Even the mighty fall
AS HIS CREDITORS MET TO DISCUSS DIXON’S BANKRUPTCY, THEY DISCOVERED THAT HIS ACCOUNTS WERE A SHAMBLES AND THAT DIXON HAD OTHER HIDDEN DEBTS.
Coo-ee is a regular column highlighting events in Benalla’s history.
In the 1860s, James Dixon was the biggest fish in the north-east’s pool.
Ostensibly, he was a storekeeper in Ryley St, Wangaratta.
His real power lay in the fact that he was a financier and broker.
A farmer could approach him and borrow money for six months lent on the security of the farmer’s next crop or on the family farm.
Dixon also acted as a broker for Melbourne money.
Because of the massive power he exerted in the district, Dixon was one of the first candidates elected to the municipal council when the Shire of Wangaratta was incorporated in 1863.
He served as its Mayor from 1867 to 1870.
His urgings saw the establishment of Wangaratta Hospital in 1872.
By 1872, Dixon was also serving on the committee of the successful Wangaratta Athenaeum, a subscription library and club.
Dixon served on the Wangaratta Magistrates Court as a lay justice of the peace, but he was also highly litigious. He was often in court in his own right.
Dixon faced a vote of censure by the council in late 1867.
He had arranged for an all-expenses-paid trip to Melbourne for he and his wife to present an address from the borough council when the Duke of Edinburgh visited.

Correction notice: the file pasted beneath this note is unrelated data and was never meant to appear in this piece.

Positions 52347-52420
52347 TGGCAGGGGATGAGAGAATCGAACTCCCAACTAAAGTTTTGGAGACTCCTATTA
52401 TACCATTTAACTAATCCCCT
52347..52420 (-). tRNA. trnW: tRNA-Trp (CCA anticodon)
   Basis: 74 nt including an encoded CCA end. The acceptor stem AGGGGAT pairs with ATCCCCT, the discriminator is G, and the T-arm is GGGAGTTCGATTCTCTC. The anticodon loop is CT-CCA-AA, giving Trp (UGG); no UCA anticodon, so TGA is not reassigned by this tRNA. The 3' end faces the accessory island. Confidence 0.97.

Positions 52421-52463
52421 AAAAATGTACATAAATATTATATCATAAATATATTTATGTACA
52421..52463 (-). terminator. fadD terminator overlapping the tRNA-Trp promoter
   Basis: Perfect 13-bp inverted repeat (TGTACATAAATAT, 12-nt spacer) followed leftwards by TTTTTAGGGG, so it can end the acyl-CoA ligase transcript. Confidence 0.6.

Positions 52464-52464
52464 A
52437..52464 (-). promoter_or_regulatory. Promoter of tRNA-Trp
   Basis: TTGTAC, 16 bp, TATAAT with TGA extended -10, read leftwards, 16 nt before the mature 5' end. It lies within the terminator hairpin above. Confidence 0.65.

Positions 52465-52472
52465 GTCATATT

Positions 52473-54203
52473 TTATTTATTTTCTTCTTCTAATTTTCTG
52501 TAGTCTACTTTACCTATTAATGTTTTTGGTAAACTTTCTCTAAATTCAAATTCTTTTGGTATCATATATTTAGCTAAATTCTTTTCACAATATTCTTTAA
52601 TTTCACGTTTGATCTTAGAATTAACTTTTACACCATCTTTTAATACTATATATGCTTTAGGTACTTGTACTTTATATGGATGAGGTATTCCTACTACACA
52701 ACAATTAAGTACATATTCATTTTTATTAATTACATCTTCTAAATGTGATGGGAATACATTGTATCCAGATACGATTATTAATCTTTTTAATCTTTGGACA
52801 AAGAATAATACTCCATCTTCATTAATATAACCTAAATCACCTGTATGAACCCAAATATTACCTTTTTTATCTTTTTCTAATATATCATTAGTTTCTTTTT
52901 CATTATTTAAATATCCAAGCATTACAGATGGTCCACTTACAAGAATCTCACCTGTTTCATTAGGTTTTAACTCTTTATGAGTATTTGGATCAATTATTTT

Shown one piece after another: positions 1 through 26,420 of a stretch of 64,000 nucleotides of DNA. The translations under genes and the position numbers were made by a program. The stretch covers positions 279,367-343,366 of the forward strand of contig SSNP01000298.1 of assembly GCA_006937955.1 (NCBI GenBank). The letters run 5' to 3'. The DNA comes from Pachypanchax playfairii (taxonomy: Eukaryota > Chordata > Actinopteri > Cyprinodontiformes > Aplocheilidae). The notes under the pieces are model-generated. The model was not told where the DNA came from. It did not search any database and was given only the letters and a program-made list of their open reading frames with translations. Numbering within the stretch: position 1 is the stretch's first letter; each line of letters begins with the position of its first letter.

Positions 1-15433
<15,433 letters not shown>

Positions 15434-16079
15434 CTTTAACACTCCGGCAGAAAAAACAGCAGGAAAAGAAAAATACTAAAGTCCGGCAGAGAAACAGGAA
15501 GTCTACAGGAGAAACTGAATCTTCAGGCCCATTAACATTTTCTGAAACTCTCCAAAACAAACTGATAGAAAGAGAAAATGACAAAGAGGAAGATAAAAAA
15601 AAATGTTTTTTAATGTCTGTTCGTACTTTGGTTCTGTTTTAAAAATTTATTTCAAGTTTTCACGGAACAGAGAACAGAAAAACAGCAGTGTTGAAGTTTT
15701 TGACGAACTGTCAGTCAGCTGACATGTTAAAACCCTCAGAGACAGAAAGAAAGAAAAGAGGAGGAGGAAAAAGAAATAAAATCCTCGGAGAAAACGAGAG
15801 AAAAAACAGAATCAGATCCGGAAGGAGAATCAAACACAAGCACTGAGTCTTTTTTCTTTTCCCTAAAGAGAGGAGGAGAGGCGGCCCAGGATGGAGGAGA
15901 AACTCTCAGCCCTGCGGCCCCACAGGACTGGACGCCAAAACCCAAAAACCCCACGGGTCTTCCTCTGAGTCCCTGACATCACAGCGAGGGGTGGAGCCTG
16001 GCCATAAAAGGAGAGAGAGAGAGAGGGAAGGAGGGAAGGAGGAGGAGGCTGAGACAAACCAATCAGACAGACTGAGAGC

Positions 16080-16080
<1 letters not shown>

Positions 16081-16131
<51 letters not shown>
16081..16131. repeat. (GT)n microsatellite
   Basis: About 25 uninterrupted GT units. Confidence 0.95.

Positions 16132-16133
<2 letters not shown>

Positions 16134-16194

The all-expenses-paid trip cost the Wangaratta council an astounding $30,000.
By the early 1870s Dixon began diversifying his interests. He acquired a flour mill in North Wangaratta.
He also bought land near Wangaratta and erected a brewery that he soon sold for a profit.
He bought a farm at Greta and built a slaughterhouse as well.
By 1874, Dixon was serving on the Committee of Management for Wangaratta Recreation Reserve.
On the same committee was Henry Kett, a fiery publican who had been sued successfully because of his assault on Norton, a local solicitor, at a race meeting in 1869.
Kett had also successfully sued Dixon in 1869 over a bill of sale that he alleged had an underlying fraudulent transaction.
Even the mighty fall. As a recession bit hard in May 1874, Dixon’s business edifices collapsed leaving debts of $98,000.
Suddenly, advances given by him required immediate repayment.
Within the month, suicides began as naive farmers throughout the north east realised that they owed Dixon far more than they believed.
Through manipulation of their bills, Dixon had fraudulently increased their indebtedness.
As his creditors met to discuss Dixon’s bankruptcy, they discovered that his accounts were a shambles and that Dixon had other hidden debts.
Dixon thrashed and twisted to minimise his bankruptcy losses. He converted bills to his own use.
This resulted in fraud charges. Then came criminal charges of hiding property.
When Dixon sought his release from bankruptcy, he lied on oath about his assets.
He was not discharged, a decision that was upheld on appeal.
He also then found himself charged with perjury.
Eventually, Dixon, now a felon, was discharged from bankruptcy.
When he died in 1904, Dixon had re-accumulated assets of $1,692.
— John Barry, Coo-ee